On the Loadstone and Magnetic Bodies and on the Great Magnet the Earth: A New Physiology, Demonstrated with many Arguments and Experiments (1600), trans. P. Fleury Mottelay (1893), Author’s Preface, xlvii.
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So far, the clumsily long name 'quasi-stellar radio sources' is used to describe these objects. Because the nature of these objects is entirely unknown, it is hard to prepare a short, appropriate nomenclature for them so that their essential properties are obvious from their name. For convenience, the abbreviated form 'quasar' will be used throughout this paper.
'Gravitational Collapse', Physics Today, 1964, 17, 21.
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So is not mathematical analysis then not just a vain game of the mind? To the physicist it can only give a convenient language; but isn’t that a mediocre service, which after all we could have done without; and, it is not even to be feared that this artificial language be a veil, interposed between reality and the physicist’s eye? Far from that, without this language most of the intimate analogies of things would forever have remained unknown to us; and we would never have had knowledge of the internal harmony of the world, which is, as we shall see, the only true objective reality.
From La valeur de la science. In Anton Bovier, Statistical Mechanics of Disordered Systems (2006), 3, giving translation "approximately" in the footnote of the opening epigraph in the original French: “L’analyse mathématique, n’est elle donc qu’un vain jeu d’esprit? Elle ne peut pas donner au physicien qu’un langage commode; n’est-ce pa là un médiocre service, dont on aurait pu se passer à la rigueur; et même n’est il pas à craindre que ce langage artificiel ne soit pas un voile interposé entre la réalité at l’oeil du physicien? Loin de là, sans ce langage, la pluspart des anaologies intimes des choses nous seraient demeurées à jamais inconnues; et nous aurions toujours ignoré l’harmonie interne du monde, qui est, nous le verrons, la seule véritable réalité objective.” Another translation, with a longer quote, beginning “Without this language…”, is on the Henri Poincaré Quotes" page of this website.
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So when, by various turns of the Celestial Dance,
In many thousand years,
A Star, so long unknown, appears,
Tho’ Heaven itself more beauteous by it grow,
It troubles and alarms the World below,
Does to the Wise a Star, to Fools a Meteor show.
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Something unknown is doing we don’t know what—that is what our theory amounts to.
Expressing the quantum theory description of an electron has no familiar conception of a real form. In The Nature Of The Physical World (1928), 291.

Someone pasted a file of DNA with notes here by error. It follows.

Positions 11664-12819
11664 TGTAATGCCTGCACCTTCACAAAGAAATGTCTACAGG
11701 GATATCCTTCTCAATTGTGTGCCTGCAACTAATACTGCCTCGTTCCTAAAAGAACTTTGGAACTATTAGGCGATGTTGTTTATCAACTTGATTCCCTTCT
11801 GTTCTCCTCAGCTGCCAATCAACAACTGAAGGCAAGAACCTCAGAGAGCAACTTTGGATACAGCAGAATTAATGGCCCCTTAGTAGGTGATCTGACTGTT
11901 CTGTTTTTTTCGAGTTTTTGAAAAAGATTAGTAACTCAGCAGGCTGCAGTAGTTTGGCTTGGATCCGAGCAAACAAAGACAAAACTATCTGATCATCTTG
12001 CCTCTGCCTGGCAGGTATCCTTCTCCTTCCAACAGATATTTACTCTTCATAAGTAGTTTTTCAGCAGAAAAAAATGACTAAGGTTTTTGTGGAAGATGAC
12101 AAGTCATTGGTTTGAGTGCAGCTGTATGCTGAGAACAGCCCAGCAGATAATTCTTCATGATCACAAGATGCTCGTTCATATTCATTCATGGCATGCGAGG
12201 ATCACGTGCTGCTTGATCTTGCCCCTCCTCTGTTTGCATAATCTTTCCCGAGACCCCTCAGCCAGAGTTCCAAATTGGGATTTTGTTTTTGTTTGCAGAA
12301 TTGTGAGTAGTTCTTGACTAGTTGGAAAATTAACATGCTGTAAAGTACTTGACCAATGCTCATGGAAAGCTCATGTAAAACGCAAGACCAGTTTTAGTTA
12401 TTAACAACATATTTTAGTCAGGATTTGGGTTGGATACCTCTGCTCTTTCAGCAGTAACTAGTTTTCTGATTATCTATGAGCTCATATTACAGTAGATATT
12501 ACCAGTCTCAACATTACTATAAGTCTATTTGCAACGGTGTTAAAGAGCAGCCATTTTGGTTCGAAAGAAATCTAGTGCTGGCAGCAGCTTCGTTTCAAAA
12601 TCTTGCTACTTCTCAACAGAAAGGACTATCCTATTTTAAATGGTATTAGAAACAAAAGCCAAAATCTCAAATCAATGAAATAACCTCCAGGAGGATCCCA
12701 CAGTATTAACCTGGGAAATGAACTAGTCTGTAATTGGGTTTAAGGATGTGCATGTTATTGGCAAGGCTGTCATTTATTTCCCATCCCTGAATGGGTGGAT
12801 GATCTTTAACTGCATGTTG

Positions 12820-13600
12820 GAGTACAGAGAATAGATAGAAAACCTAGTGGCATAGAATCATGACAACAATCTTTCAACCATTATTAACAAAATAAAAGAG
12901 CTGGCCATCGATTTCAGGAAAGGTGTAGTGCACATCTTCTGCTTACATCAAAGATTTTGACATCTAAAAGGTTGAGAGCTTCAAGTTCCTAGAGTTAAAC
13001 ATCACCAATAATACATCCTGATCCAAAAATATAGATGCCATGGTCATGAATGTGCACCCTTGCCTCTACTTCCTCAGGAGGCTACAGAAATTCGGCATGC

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That no real Species of Living Creatures is so utterly extinct, as to be lost entirely out of the World, since it was first Created, is the Opinion of many Naturalists; and 'tis grounded on so good a Principle of Providence taking Care in general of all its Animal Productions, that it deserves our Assent. However great Vicissitudes may be observed to attend the Works of Nature, as well as Humane Affairs; so that some entire Species of Animals, which have been formerly Common, nay even numerous in certain Countries; have, in Process of time, been so perfectly soft, as to become there utterly unknown; tho' at the same time it cannot be denyed, but the kind has been carefully preserved in some other part of the World.
'A Discourse concerning the Large Horns frequently found under Ground in Ireland, Concluding from them that the great American Deer, call'd a Moose, was formerly common in that Island: With Remarks on some other things Natural to that Country', Philosophical Transactions of the Royal Society of London (1697), 19, 489.
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The bushels of rings taken from the fingers of the slain at the battle of Cannæ, above two thousand years ago, are recorded; … but the bushels of corn produced in England at this day, or the number of the inhabitants of the country, are unknown, at the very time that we are debating that most important question, whether or not there is sufficient substance for those who live in the kingdom.
In The Statistical Breviary: Shewing, on a Principle Entirely New, the Resources of Every State and Kingdom in Europe (1801), 7-8.
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The calculus is to mathematics no more than what experiment is to physics, and all the truths produced solely by the calculus can be treated as truths of experiment. The sciences must proceed to first causes, above all mathematics where one cannot assume, as in physics, principles that are unknown to us. For there is in mathematics, so to speak, only what we have placed there… If, however, mathematics always has some essential obscurity that one cannot dissipate, it will lie, uniquely, I think, in the direction of the infinite; it is in that direction that mathematics touches on physics, on the innermost nature of bodies about which we know little….
In Elements de la géométrie de l'infini (1727), Preface, ciii. Quoted as a footnote to Michael S. Mahoney, 'Infinitesimals and Transcendent Relations: The Mathematics of Motion in the Late Seventeenth Century', collected in David C. Lindberg and Robert S. Westman (eds.), Reappraisals of the Scientific Revolution (1990), 489-490, footnote 46